Hong Kong’s international schools can apply for permission to resume full-time, on-campus learning this month, drawing complaints from their local counterparts which will only be allowed to operate on a half-day basis.
The Education Bureau announced on Tuesday that the city’s kindergartens, primary and secondary schools would be free to resume face-to-face classes for all students from May 24 – regardless of whether teachers underwent regular Covid-19 testing as previously required, but on the condition they opened for half days only.
However, some international schools are being allowed to run full-day sessions, based on their facilities being suitable for social distancing, leading some in the local sector to accuse officials of applying double standards.
The French International School, one of the city’s top such institutions, told parents on Wednesday that the Education Bureau had given it permission to resume full-day, face-to-face classes from May 24.
Discovery College, a school offering primary and secondary education under the English Schools Foundation, is also expected to resume similar operations on the same date, according to an email to parents seen by the Post.
The Education Bureau told the Post the extra relaxation measures were available for international schools because they “generally have more usable spaces and facilities for implementation of precautionary measures to ensure adequate distancing of students”.
“If such schools have their own canteens or specified areas designated for meal purposes, flexibility may be granted for such schools to operate full-day sessions,” a bureau spokeswoman said.
One local secondary school principal said the rationale for the government move was “difficult to understand”, given spacious campuses and ample space for pupils to have lunch was not exclusive to international schools.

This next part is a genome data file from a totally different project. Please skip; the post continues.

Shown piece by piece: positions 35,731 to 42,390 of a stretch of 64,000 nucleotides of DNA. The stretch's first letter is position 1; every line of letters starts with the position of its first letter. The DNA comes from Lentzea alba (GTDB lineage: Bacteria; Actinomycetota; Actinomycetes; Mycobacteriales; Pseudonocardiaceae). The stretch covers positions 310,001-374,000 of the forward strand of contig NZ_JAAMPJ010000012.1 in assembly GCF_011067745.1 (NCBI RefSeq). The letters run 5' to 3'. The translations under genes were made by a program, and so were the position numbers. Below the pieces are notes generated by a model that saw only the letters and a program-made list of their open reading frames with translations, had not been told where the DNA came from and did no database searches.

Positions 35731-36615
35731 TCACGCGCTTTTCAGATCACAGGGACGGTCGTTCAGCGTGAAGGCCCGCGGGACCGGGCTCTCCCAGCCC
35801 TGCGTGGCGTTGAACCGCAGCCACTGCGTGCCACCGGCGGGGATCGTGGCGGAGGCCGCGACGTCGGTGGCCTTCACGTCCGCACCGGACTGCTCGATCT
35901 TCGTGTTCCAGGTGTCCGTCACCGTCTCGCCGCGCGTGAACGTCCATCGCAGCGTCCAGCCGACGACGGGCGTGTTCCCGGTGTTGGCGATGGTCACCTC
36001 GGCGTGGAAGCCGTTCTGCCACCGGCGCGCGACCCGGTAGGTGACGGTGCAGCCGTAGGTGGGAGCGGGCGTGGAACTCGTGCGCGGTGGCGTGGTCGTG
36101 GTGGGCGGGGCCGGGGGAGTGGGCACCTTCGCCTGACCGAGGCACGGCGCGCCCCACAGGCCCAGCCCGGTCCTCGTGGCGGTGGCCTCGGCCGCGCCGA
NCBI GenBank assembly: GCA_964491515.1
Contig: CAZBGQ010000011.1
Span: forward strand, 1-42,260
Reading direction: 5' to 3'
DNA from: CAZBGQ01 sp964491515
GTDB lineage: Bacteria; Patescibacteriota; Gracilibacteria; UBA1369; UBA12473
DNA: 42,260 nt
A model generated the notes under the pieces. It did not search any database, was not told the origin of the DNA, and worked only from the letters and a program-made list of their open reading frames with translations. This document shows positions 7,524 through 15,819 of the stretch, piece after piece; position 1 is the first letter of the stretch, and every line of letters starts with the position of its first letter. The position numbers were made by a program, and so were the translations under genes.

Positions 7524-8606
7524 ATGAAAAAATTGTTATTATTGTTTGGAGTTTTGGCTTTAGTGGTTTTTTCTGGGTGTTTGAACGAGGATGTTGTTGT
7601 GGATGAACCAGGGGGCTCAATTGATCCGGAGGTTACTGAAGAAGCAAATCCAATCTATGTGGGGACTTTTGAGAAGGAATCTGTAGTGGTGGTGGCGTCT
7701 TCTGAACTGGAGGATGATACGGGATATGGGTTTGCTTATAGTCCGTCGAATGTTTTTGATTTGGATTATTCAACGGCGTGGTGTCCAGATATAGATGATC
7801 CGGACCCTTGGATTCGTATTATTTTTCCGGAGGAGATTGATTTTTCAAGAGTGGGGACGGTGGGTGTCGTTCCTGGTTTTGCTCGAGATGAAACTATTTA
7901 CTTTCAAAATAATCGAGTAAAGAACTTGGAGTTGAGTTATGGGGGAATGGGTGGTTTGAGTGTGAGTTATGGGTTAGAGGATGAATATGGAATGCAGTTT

“It is quite an inconsiderate arrangement,” the school head said. “For instance, we may also arrange students to have their meals in the classroom [under social distancing].”
“Why can’t the Education Bureau allow all schools to at least apply for a [full-day resumption]?” he said.
Another local kindergarten principal also believed that city schools were being treated unfairly, accusing officials of applying double standards.
“If more flexibility could be provided to the local school sector, I believe many stakeholders will welcome that,” she said.
Similar arrangements were in place as the coronavirus crisis eased in Hong Kong on two occasions last year, in May and September, when international schools were given the option to apply for full-day learning while most public ones were only allowed to resume for half days.
They had to show social distancing would be observed, such as through the implementation of flexible lunch arrangements.
A mother with three children in the primary level of the French International School welcomed bringing students back for full-day classes.
“We really see the difference for our children when they have face-to-face education. It’s of course better to have interaction with their friends and with their teachers. Nothing will replace that, even with online schooling. Especially for young kids,” she said.
The school is currently allowing students to return for half-day sessions, with teachers being screened for the coronavirus every two weeks, according to the parent.
“Whole days are important. They have missed a lot of school days … I feel that we are lucky to have that possibility at international schools for kids to almost get back to a normal life,” she said.
The mother added she hoped the government would also allow local schools to resume full-day classes as Hong Kong seemed to have the coronavirus under control, with the city not experiencing any clusters in schools.
The Post has approached the French International School and the English Schools Foundation for comments.